Create this intense photo manipulation with Photoshop. This tutorial will show you how to manipulate stock photos and turn them into this dark and surreal scene. A PSD is included with this tutorial.
Preview of Final Results
Dark and Surreal Photo Manipulation Photoshop Tutorial
Avatar, the movie, gave us a beautiful imaginary world with inverted mountains and distinct creatures. We take it to the dark side and turn it into a surreal photo manipulation, inspired also by the Greek legend of Prometheus.
- Guy’s Face
- Inverted Mountain
- Blood Pack
- Drapery 1
- Drapery 2
- Shimmer Drapery
- Wall Texture
- Crack Texture
- Drip Brushes
- Bird 1
- Bird 2
- Bird 3
- Torn Cloth
- Torn Cloth 2
Step 1 – Starting with the Background Layer
We start off by taking the landscape scene as the starting layer.
Step 2 – Adding haze
Next, we duplicate the portion shown by red and similar cloudy areas and change the ‘Blending Option’ to Soft Light and lower the opacity a bit, to around 85%. We move this duplicated layer to the completely black areas like the mountains on the bottom. This creates a mild sense of haze and mist in the totally dark areas.
Step 3 – Using star stock
Next we open up a star stock, any common one would do as we are aiming for a hazy mystic look in the scene. You can even use a nebula stock. Really crank up the contrast of the star stock by either ‘Curves’ or the ‘Brightness/Contrast’ adjustment layer and put it on ‘Screen’ Blending mode. Do not bother with the high saturation and distorted color as of yet, which we may have due to high contrast of the star stock, as we would later turn the scene into black and white. Here’s how the stock looks at ‘Screen’ blending mode, 100% opacity, high contrast.
We duplicate the star stock and erase all unwanted parts like the edges of the stock.
Now as we can see, the colors are totally messed up. So, we flatten the image and go to Image -> Adjustments -> Desaturate or press Ctrl+Shift+U. And here we have a not-yet-complete shady and surreal landscape. You could also just use a Black to White ‘Gradient Map’ adjustment layer on top of all layers on ‘Color’ ‘Blending Option’ to turn the image to greyscale.
Step 4 – Making the artwork wider
Now, in the age of widescreens, the aspect ratio of the image is not too appealing. So we extend the canvas size and make it wider, keeping in mind that the current image remains at the right most corner. To do this, press Alt+Ctrl+C to go to canvas size, click on the right arrow in the ‘Anchor’ field and increase the width. Now, to fill up the empty canvas on left, we would duplicate the background layer and erase the unwanted parts. In the following image, the lighter reds are the duplicated mountains and the darker red are the duplicates of the same mountain but inverted. The blue part is just the mirror image of the mountain, duplicated to give the inverted mountain more width.
Step 5 – Adding Clouds
To give the landscape a more dynamic look, we add clouds. We use the following stock since the lightning in the clouds in the stock is pretty varied and catches attention. First, we keep it on the right side and use ‘Darken’ blending mode and erase the unwanted parts. Then, we duplicate the layer and use the ‘Lighten’ mode on the left side so as to keep the right side dark and the center bright.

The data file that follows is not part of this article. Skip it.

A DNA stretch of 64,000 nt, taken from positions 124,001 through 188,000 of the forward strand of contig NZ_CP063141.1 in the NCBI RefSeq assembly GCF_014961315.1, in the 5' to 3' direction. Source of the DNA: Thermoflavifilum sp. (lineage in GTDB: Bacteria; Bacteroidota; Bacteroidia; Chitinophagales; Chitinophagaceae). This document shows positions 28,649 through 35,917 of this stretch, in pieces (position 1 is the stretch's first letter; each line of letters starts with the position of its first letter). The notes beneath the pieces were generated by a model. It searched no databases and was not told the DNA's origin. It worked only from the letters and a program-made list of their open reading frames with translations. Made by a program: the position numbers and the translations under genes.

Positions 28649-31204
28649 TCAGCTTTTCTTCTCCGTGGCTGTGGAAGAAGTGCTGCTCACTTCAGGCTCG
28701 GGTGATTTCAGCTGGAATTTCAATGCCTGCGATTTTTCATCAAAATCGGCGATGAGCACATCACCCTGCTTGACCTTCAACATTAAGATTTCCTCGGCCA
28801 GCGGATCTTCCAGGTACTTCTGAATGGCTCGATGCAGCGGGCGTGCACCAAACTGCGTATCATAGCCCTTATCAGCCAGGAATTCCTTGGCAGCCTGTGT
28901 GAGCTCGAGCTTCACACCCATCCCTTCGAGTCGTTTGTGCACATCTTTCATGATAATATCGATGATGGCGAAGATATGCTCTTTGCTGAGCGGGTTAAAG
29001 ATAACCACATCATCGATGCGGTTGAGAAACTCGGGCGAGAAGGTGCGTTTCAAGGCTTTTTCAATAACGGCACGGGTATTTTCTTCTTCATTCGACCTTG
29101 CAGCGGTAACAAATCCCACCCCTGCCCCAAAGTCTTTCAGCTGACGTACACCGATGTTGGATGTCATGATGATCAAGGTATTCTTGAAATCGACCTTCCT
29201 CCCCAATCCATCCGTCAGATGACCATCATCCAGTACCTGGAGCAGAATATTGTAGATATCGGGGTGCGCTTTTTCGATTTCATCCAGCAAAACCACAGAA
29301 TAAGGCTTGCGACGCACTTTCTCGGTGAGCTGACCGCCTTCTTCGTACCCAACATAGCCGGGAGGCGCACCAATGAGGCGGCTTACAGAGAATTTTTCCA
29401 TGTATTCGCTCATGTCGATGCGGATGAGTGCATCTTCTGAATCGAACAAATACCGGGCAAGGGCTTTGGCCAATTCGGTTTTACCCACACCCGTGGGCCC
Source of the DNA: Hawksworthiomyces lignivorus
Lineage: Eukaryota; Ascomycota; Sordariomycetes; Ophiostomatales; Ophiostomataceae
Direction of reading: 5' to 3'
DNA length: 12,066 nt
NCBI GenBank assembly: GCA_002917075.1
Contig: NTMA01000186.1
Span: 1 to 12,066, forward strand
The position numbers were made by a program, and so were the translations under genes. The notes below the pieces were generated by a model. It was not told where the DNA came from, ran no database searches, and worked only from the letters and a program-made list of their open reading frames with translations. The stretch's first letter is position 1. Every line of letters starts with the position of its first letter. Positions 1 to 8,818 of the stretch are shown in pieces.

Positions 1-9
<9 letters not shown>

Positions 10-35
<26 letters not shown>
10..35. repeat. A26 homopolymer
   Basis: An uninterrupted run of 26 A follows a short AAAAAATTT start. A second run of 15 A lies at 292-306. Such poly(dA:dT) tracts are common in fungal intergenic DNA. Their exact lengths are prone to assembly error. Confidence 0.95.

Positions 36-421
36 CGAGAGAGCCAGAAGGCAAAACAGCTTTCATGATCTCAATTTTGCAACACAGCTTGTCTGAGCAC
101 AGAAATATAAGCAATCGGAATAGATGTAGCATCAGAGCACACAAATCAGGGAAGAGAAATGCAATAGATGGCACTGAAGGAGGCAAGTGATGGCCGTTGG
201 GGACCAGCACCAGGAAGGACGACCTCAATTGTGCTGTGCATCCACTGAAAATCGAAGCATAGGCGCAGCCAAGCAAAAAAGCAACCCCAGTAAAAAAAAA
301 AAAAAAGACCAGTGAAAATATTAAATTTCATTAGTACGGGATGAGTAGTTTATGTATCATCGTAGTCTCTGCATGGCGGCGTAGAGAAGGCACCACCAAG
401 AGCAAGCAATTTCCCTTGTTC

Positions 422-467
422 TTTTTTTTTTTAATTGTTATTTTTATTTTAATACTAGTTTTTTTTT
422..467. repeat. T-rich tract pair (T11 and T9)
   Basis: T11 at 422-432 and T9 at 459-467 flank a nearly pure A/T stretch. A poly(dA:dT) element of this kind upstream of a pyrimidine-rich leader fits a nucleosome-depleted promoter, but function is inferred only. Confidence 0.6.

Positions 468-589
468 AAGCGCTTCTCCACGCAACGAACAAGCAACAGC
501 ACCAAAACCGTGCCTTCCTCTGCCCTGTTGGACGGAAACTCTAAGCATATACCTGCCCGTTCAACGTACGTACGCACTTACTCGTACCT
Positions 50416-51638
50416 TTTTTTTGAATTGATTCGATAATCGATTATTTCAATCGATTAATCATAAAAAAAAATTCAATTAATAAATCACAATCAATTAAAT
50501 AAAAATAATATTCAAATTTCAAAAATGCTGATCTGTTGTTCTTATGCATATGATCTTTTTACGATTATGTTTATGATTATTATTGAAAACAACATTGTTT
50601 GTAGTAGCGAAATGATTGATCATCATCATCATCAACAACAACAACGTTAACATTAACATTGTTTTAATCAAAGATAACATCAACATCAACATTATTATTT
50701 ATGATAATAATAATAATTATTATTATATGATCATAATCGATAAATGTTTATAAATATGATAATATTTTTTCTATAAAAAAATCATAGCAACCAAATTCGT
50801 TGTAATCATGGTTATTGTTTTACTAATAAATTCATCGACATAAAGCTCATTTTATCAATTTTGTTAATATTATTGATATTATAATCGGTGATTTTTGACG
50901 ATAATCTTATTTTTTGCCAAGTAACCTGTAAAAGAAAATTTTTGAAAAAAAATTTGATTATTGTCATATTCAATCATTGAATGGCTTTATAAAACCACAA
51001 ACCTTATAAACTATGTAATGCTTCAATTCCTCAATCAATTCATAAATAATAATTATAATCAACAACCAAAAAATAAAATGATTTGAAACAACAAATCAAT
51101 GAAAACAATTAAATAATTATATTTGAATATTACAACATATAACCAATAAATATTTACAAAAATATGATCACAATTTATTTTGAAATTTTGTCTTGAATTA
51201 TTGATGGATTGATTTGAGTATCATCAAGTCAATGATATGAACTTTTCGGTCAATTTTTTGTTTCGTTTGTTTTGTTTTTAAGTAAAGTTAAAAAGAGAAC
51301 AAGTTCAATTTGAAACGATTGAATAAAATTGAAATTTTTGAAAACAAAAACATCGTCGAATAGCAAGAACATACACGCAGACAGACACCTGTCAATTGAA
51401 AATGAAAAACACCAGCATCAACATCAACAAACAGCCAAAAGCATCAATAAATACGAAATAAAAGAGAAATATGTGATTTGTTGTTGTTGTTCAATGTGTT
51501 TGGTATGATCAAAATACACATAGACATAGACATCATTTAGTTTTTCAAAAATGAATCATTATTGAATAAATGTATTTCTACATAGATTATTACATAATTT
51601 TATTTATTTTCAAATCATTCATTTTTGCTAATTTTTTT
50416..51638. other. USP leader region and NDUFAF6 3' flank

Here is the shown placement of the clouds stock on ‘Darken’ blending option.
Here is the same stock on ‘Lighten’ blending option.
Step 6 – More clouds and haze
Now, we use the aforementioned clouds around the right inverted mountain. You could also use cloud brushes. We then use the soft brush of a large size on low opacity to paint the darker areas with white color, on a new layer, so that the darker areas (most prominently, the inverted mountain on left) are more grayish and hazy.
Step 7 – Making the main rock
Now that the background is taken care of, we move onto the main focal of the artwork, the guy tied to the rock. Notice that the image is in grayscale. See step 3 to know how to turn it to greyscale. Draw out the shape of the rock as you want it as the base layer, I named it ‘Stone Layer’. We use clipping masks on all the further layers on the ‘stone layer’. First would be the stone texture from ‘The Wall’ stock. We use burn tool to create shadow in the marked region.
Step 8 – Darkening Main rock
Now, go to Image -> Adjustments -> Curves and use the following settings to darken the left side a bit.
Step 9 – Adding fabric folds
Now to create the fabric folds, we use various portions of the aforementioned drapery stocks. Position the stocks as shown in the pictorial representation and use the ‘Multiply’ ‘Blending Option’ on the torn cloth stock. The right side is not important at the moment so erase all unwanted parts on the left while leaving the right side as it is.
Now, use the shimery drape stocks on the left side on ‘Normal’ blending option. Next, we can use the torn cloth stocks on multiply to create a more rugged look to the fabric folds and give it more details.
Step 10 – Seperating right side of Main rock
Now we put a different texture stock on the right side, shown by the white, and darken it a bit using ‘Curves’ or ‘Levels’ blending option.
Step 11 – Adjusting drapery
Select the white drapery stock shown below and turn it to grayscale. Press Ctrl+I to invert the image and the result is shown below, marked 2. Use the ‘Curves’ adjustment layer with the settings shown in 3 to darken the cloth and get the result similar to the one shown below, marked 4.
Step 12 – Adding drapery on Main rock
Flip the resultant image of step 11 horizontally. Put this image on the right side, with ‘Darken’ ‘Blending Option’, positioned as shown below. Also, use another drapery stock shown below and position it as shown. Use burn tool to darken the portion shown below.